We computed the similarity between connectomes as Pearson’s correlation coefficient (as FC values were normally distributed for the reason explained above) between the entries in the upper triangular part of the corresponding matrices, excluding the diagonal. One value of similarity was computed for each pair of subjects in the sample and displayed in a matrix of subjects x subjects, ordered by age. To display the degree of similarity between the observations in the dataset, we used multidimensional scaling (MDS, estimated with the R function cmdscale), a technique that allows visualization in a two-dimensional plot of multidimensional observations by preserving the dissimilarity (distance) in their original space.

Voxel-based morphometry

The gray matter segments computed for preprocessing the functional data were multiplied by the Jacobian of the non-linear transformations estimated by the DARTEL procedure (also known as modulation) to produce voxel-based morphometry maps, which approximate local GMD (Ashburner and Friston 2000). Average GMD was then calculated for each node of the parcellation.

PET data acquisition

PET images were obtained using a Discovery 690 PET/CT (General Electric, WI, US) scanner. A low-dose helical CT scan (20 mA, 120 kV, 0.8 s/revolution) provided data for PET attenuation correction. Participants were injected with a bolus of 200 MBq [11C]SCH 23,390, a radioligand that binds to dopamine D1 receptors. A 55 min dynamic acquisition commenced at time of injection (9 frames × 2 min, 3 frames × 3 min, 3 frames × 4.20 min, 3 frames × 5 min). Attenuation-, scatter- and decay-corrected 256 × 256-pixel transaxial PET images were reconstructed to a 25 cm field-of-view employing the Sharp IR algorithm (6 iterations, 24 subsets, 3.0 mm Gaussian post filter). Sharp IR is an advanced version of the OSEM method for improving spatial resolution, in which detector system responses are included (Ross and Stearns 2010). The FWHM resolution is 3 mm. The protocol resulted in 47 tomographic slices per time frame, yielding 0.977 × 0.977 × 3.27 mm3 voxels. Images were decay-corrected to the start of the scan and de-identified using dicom2usb ( To minimize head movement during the imaging session, the subject’s head was fixated with an individually fitted thermoplastic mask (Positocasts Thermoplastic; CIVCO medical solutions, IA, US).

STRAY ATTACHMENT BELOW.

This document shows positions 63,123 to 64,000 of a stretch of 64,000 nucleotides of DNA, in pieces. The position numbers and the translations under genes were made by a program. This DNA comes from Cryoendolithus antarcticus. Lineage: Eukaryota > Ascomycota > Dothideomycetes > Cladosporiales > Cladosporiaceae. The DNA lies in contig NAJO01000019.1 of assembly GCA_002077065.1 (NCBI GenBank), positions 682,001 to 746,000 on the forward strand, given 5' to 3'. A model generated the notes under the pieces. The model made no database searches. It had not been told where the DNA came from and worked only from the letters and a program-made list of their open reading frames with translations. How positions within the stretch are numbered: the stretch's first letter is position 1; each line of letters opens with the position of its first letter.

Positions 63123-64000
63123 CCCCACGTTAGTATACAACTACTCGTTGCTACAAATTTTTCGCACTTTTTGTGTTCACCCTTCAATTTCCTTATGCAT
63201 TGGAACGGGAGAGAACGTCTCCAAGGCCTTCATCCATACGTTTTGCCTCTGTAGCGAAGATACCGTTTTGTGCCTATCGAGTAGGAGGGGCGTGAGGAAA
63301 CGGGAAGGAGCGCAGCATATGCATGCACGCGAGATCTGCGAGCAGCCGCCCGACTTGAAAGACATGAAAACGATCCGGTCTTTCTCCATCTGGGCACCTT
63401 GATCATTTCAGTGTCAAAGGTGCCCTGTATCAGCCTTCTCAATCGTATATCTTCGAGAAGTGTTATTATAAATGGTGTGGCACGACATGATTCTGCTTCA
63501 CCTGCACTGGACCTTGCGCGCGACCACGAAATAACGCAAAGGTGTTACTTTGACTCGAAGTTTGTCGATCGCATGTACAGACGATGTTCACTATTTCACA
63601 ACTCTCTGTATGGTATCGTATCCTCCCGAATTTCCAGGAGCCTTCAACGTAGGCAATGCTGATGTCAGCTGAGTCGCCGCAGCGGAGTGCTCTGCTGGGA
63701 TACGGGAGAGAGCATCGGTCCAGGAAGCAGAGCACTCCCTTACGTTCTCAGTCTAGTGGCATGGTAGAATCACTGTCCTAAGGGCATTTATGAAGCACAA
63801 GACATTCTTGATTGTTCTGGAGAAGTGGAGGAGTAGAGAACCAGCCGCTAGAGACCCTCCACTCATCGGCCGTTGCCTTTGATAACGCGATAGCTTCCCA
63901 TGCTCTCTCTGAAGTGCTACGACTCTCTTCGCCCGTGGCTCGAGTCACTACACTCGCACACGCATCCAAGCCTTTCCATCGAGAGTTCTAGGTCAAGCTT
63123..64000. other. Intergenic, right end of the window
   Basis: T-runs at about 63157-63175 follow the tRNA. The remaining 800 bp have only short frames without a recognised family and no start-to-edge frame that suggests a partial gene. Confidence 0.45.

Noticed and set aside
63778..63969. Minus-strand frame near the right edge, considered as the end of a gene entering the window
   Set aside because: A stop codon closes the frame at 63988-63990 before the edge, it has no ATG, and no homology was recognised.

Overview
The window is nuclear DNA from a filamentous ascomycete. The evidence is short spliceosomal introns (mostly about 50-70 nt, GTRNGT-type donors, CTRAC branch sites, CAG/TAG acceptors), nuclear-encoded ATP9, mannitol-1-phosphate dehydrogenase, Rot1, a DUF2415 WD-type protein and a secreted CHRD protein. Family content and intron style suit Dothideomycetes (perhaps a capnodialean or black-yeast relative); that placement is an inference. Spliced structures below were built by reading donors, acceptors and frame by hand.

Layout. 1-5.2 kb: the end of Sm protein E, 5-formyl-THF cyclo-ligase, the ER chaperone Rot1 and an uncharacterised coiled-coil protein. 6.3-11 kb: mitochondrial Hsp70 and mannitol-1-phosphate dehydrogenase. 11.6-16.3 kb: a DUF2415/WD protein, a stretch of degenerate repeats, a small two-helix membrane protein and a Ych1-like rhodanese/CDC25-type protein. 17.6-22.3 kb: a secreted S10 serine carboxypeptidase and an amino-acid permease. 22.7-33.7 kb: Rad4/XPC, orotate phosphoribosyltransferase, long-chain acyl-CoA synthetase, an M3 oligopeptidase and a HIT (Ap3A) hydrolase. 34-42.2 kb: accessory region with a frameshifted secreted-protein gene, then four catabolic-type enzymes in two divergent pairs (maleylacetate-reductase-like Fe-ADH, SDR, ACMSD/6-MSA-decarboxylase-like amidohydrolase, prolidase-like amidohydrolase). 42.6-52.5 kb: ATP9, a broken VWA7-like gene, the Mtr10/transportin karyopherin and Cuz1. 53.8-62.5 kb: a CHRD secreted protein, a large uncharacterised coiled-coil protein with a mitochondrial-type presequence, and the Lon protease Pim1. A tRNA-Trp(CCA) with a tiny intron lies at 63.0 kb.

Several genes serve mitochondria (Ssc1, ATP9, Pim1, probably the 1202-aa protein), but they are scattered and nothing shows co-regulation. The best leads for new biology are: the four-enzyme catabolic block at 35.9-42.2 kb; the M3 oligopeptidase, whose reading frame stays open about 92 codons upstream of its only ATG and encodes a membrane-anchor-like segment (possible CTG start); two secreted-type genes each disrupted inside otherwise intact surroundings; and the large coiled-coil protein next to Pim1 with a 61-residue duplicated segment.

PET data preprocessing

PET data were preprocessed with in-house-developed software (imlook4d version 5.00, The PET time series were coregistered to the structural scans with the FMRIB's Linear Image Registration Tool (FLIRT, (Jenkinson et al. 2002)) from the FMRIB Software Library 5.0.9 (FSL, The warps obtained from the DARTEL normalization procedure were then used to coregister the 278 ROIs from the parcellation previously described to the PET time series that were aligned with the structural scans. Binding potential (BP) was calculated by subtracting 1 to distribution volume ratios (DVR) obtained by applying the Logan method (Logan et al. 1990) with time window between 18 and 55 min to average time-activity curves extracted from all voxels in each ROI. A cerebellum ROI (previously segmented from the structural scans) was used as reference, because its tissue is devoid of DA D1 receptors (Hall et al. 1994). Given that the cerebellum was used as a reference for the calculation of BP, ROIs in this region were excluded from later analyses involving this measure.

Modelling of age-related effects on mean and variance of imaging measures

We modelled aging effects on mean and interindividual variance of imaging data \({y}_{s}^{j}\) from subject s, where \({y}_{s}^{j}\) can be the FC estimate in connection \(j\), BP estimate in region \(j\) or GMD estimate in region \(j\) (\(j\) indexes regions or connections, depending on the variable being modelled, and represents a superscript, not an exponent). The data were modelled as normally distributed with mean and the log of the standard deviation as linear functions of \({a}_{s}\) (the participant’s age referenced to 20 years), plus a term \({\mathrm{FD}}_{s}\) accounting for the effect of head motion on the imaging measures.